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This literature review is an examination of the use of low-dose aspirin therapy versus the use of pravastatin therapy to prevent preterm delivery in women at risk of developing preeclampsia. Preeclampsia is defined as new onset hypertension after 20 weeks of gestation with evidence of maternal organ or uteroplacental dysfunction or proteinuria. Preeclampsia is a serious condition that affects pregnant women and their growing fetuses which may lead to maternal or fetal demise. The Prevention of preeclampsia with the use of low-dose aspirin in the first 12-16 weeks is currently the mainstay of treatment for women with moderate to severe risk factors predisposing them to develop preeclampsia. This literature review looks at the use of low-dose aspirin therapy to prevent preterm delivery and the potential side effects of this therapy on the mother and fetus. Additionally, this review provides some insight into new clinical trials using HMG-CoA reductase inhibitors, specifically pravastatin, and the risk and benefits of this potential treatment option.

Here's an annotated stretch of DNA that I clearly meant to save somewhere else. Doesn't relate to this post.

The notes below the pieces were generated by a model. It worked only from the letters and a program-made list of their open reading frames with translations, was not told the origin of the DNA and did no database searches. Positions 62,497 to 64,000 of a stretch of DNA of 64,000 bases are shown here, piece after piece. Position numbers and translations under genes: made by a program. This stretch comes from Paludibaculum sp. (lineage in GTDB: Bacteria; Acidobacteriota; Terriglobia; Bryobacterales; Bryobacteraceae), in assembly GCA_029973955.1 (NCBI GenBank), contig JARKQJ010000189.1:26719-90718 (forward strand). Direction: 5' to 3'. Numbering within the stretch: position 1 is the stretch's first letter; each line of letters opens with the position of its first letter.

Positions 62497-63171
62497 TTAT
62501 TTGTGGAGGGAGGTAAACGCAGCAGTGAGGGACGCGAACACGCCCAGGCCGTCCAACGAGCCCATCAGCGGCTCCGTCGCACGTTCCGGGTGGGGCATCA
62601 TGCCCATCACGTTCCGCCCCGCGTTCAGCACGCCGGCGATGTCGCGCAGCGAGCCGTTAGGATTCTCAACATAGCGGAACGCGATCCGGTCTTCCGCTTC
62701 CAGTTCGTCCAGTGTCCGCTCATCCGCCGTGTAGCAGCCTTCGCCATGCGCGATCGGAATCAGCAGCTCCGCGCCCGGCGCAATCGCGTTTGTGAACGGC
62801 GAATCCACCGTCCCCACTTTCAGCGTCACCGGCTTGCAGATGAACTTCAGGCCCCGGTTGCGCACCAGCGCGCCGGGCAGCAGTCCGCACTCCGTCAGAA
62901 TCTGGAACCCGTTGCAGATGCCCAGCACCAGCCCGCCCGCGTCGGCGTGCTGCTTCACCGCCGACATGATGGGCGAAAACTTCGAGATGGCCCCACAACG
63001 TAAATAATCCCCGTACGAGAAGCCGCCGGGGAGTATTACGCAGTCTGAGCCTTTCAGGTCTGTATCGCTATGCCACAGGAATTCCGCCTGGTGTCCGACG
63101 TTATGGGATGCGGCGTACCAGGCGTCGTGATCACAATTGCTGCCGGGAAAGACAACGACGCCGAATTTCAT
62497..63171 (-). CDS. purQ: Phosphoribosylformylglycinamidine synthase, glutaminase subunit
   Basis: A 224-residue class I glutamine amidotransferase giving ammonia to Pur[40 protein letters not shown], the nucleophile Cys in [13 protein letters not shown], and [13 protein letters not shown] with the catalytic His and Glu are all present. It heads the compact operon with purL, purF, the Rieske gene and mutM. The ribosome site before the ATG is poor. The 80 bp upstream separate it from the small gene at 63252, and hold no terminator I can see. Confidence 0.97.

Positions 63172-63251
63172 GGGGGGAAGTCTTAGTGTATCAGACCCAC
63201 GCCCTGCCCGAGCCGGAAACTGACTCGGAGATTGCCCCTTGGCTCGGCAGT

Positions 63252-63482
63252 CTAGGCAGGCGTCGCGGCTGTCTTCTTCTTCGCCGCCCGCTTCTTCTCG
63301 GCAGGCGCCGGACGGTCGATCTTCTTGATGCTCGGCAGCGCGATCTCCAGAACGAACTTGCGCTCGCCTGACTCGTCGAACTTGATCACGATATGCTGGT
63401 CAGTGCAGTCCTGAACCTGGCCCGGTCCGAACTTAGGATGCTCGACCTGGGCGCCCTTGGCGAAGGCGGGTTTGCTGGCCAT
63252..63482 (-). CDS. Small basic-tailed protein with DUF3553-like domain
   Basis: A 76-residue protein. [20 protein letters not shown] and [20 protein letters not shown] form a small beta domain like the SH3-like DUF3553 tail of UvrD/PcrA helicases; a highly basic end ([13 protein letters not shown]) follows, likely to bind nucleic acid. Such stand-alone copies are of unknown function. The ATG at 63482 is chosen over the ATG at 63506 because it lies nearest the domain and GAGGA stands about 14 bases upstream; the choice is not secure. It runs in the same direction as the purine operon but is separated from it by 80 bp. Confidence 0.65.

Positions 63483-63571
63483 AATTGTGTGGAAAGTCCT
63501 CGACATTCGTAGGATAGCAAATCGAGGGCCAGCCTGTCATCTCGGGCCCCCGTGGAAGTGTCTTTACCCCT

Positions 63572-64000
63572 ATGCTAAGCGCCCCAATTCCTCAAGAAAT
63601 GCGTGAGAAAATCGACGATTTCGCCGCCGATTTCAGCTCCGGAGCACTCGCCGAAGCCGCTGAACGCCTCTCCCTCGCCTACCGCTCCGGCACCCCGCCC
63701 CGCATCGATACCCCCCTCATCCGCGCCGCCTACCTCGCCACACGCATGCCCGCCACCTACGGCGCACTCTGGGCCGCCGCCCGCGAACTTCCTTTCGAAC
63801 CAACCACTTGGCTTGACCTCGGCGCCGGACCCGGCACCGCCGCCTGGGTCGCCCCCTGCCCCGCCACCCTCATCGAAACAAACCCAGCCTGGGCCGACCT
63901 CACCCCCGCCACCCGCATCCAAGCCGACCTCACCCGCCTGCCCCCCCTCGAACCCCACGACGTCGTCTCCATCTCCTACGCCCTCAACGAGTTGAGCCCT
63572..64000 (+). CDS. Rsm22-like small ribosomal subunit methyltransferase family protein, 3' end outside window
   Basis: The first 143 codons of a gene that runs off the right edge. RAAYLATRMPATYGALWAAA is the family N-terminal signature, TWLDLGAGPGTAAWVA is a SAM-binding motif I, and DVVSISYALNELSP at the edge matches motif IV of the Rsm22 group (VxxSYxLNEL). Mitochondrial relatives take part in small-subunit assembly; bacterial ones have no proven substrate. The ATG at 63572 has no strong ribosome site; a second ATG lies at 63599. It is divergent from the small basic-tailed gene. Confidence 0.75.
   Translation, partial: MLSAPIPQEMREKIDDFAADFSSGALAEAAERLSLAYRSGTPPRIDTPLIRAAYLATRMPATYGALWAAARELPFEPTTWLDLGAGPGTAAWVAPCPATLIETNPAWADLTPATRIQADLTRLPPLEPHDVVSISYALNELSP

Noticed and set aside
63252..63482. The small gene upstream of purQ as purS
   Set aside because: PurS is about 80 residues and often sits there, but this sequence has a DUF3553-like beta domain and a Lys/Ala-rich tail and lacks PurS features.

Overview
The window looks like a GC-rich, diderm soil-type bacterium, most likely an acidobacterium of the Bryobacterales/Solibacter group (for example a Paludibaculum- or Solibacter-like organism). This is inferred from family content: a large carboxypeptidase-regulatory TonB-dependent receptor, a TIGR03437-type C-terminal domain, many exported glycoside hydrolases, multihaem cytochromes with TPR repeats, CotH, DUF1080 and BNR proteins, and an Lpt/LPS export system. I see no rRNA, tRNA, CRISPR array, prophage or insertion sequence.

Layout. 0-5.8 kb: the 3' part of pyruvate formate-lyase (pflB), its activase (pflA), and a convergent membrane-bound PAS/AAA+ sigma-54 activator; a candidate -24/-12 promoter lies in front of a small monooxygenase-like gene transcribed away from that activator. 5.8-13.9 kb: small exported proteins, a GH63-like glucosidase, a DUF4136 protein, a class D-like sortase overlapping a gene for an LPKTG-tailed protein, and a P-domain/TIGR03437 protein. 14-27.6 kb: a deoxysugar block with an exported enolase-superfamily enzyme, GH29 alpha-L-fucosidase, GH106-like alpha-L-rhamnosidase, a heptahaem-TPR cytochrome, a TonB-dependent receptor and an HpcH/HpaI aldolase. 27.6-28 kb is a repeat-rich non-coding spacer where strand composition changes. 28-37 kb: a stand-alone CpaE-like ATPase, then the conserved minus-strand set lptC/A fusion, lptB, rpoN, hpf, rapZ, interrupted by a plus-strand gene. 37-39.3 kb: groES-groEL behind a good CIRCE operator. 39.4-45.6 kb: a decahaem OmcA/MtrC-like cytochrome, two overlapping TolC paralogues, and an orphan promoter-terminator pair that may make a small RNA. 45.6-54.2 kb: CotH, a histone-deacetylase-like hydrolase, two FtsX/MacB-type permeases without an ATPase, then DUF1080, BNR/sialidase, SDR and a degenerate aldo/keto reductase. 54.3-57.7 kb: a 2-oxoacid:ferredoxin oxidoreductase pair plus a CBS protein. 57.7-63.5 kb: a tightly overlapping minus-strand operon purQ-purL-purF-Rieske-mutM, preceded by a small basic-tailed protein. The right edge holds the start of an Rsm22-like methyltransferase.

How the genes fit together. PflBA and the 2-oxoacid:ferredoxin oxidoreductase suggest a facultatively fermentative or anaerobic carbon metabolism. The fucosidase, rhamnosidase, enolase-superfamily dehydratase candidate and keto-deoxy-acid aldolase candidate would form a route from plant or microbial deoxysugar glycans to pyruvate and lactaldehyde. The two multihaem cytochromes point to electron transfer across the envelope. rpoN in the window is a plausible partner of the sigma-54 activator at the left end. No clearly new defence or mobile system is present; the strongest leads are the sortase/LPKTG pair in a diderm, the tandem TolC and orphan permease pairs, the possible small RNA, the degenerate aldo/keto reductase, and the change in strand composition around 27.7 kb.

Physician Assistant Studies

Degree Name

Master of Physician Assistant Studies (MPAS)

First Advisor

Solberg, Julie

Publication Date

Spring 2023


aspirin, pravastatin, preeclampsia prevention, preterm delivery


Medicine and Health Sciences

Aspirin vs. Pravastatin for Prevention of Preterm Delivery in Patients at Risk for Pre-Eclampsia